Friday, April 8, 2011


In 19th century, Walt Whitman and Emily Dickinson are pioneers of the development of American poetry. They have such a great influence that any current poet in American has somehow “raised up” by both of them, which is the same as the influence that Li Bai and Du Fu have on the Chinese poetry world.

Li Bai (ca 705 - 762), also called Li Po, is one of the China's most famous poets. A commentary that focuses on his connection to the Qing has been written. Ronald Egan writes in this literal work (Controversy, p.53), "In the first centuries of the Tang dynasty, the poets Meng Haoran and Li Po further promoted the cultivation of a special literati affiliation with this instrument." “BRINGING IN THE WINE”, one of his greatest artworks, belongs to the old genre of folk-song-styled-verseswith its content focus on the drinking party and amusement. We talked about Whitman’s “Song of myself” as his autobiography. This piece by Li Bai also on some extend reflected his personal journey over the years. The poem expresses his exclamation with the emotion of having genius but unrecognized, as well as the pessimistic idea that people should enjoy pleasure of their short life in good time. However, he also expresses his self-affirmation, the positive and unrestrained attitude to pursue freedom, which is derived and converted from the extreme pressure of the society and contradiction between reality and ideal. Below is the translation of this great artwork in Chinese history.

See how the Yellow River's waters move out of heaven.

Entering the ocean, never to return.

See how lovely locks in bright mirrors in high chambers,

Though silken-black at morning, have changed by night to snow.

...Oh, let a man of spirit venture where he pleases

And never tip his golden cup empty toward the moon!

Since heaven gave the talent, let it be employed!

Spin a thousand pieces of silver, all of them come back!

Cook a sheep, kill a cow, whet the appetite,

And make me, of three hundred bowls, one long drink!

...To the old master, Cen,

And the young scholar, Danqiu,

Bring in the wine!

Let your cups never rest!

Let me sing you a song!

Let your ears attend!

What are bell and drum, rare dishes and treasure?

Let me be forever drunk and never come to reason!

Sober men of olden days and sages are forgotten,

And only the great drinkers are famous for all time.

...Prince Chen paid at a banquet in the Palace of Perfection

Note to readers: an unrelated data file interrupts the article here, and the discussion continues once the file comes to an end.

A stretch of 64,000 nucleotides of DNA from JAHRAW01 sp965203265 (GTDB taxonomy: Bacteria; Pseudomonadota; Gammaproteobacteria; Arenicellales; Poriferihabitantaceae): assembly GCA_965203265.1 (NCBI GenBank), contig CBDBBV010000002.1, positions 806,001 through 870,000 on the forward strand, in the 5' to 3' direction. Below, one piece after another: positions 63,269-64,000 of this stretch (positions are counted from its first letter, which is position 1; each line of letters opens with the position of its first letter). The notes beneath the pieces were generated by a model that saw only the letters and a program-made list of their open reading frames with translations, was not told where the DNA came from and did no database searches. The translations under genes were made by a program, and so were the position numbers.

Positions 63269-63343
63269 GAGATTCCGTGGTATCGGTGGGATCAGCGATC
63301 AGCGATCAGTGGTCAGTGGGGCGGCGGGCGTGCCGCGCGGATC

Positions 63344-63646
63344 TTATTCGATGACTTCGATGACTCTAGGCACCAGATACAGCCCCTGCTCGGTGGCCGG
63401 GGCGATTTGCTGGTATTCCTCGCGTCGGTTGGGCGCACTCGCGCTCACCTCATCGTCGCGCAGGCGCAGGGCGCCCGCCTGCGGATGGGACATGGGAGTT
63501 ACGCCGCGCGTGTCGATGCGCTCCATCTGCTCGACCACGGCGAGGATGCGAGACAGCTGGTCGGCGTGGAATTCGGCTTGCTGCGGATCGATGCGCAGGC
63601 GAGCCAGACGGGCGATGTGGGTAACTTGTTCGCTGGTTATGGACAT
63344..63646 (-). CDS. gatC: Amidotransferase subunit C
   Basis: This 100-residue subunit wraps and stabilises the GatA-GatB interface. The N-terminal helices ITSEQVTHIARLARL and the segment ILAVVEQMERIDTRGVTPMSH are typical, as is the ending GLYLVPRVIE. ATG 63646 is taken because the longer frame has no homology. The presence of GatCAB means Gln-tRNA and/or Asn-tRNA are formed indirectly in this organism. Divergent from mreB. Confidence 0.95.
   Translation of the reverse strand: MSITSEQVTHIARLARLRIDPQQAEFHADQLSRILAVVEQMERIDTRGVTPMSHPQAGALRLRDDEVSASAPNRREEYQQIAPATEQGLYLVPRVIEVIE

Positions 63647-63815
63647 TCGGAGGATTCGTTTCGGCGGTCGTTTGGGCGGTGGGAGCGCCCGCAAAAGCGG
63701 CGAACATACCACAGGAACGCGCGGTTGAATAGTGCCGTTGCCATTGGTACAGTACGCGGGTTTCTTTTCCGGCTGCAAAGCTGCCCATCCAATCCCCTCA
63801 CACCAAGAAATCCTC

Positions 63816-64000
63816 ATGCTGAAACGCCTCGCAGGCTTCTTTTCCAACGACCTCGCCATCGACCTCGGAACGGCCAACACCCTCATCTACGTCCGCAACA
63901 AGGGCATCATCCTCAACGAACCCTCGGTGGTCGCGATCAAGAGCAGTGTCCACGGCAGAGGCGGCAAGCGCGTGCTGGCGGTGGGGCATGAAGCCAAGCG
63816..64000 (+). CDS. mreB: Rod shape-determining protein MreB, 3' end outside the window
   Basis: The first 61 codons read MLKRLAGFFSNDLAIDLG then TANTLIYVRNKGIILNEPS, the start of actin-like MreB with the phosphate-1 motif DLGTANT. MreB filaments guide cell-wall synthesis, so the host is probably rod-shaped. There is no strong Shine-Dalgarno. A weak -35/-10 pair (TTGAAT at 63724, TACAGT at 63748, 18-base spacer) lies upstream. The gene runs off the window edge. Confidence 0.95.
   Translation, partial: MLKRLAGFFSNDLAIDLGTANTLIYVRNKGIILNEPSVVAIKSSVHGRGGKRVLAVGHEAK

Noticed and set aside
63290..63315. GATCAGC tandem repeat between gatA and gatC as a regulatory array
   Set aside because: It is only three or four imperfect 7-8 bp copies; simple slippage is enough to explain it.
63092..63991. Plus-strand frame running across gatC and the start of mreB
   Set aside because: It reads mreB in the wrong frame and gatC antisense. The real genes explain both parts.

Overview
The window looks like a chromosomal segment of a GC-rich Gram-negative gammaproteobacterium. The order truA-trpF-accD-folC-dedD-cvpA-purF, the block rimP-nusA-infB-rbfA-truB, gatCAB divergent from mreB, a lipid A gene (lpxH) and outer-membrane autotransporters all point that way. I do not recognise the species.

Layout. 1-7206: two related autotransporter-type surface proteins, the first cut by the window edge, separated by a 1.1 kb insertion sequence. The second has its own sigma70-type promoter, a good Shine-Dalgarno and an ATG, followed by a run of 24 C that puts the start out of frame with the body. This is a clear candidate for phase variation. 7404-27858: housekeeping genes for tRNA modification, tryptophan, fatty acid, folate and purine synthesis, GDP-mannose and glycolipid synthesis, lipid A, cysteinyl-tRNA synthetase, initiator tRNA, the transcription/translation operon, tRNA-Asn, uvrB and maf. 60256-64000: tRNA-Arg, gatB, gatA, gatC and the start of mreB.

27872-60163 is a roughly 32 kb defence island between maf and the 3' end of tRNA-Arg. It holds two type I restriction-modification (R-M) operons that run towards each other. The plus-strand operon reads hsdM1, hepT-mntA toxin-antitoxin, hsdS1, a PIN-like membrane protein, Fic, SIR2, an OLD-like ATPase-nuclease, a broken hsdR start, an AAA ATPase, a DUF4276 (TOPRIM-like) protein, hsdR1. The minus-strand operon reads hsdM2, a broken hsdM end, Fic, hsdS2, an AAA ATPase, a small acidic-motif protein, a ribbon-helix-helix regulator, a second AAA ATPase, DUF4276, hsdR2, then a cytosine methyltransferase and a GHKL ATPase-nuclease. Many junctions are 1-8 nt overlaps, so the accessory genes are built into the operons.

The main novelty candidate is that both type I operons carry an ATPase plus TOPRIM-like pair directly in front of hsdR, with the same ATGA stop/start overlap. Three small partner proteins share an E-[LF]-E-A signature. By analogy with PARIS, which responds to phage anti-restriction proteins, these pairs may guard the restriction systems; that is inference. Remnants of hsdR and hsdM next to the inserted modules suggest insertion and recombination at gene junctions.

Ten thousand coins for a cask of wine, with many a laugh and quip.

Why say, my host, that your money is gone?

Go and buy wine and we'll drink it together!

My flower-dappled horse,

My furs worth a thousand,

Hand them to the boy to exchange for good wine,

And we'll drown away the woes of ten thousand generations


  1. Lucy,

    Your posts have opened up, among many other fascinating topics, the question of royal patronage. These questions backtrack to our discussions of nationalism, national literary culture, etc. In simple terms, what makes certain poets (and other writers) representative of a particular national culture to the point where they are directly supported by politicians? This question quite obviously crosses over into discussions of differences between forms of government--democracies vs. monarchies, etc. If we take things back to our class (for the moment), can we ask: is Whitman's disidentification with the powerful politicians of the day, and identification with the "common American people," something that makes him quite radical?

  2. This is a really insightful post! I really enjoyed that poem, and it reminded me a lot of Whitman's "Song of Myself" with its length, extensive metaphors, and nature imagery.

    In response to your question, Professor Fisher, I do think that Whitman is quite radical in his appeal to the "common American people." Oftentimes writers target an intellectual audience, sometimes specifically other writers of their time period that they socialize with, which was apparent especially during the 19th century. Nowadays, I think writers are open to a broader audience, so the class distinctions are less defined. Whitman seems very modern to me, and since the majority of the "common people" do not receive the best education, many do not grasp the meaning of his poetry. "Song of Myself" serves as a voice for the "common people" who cannot express themselves fully in society.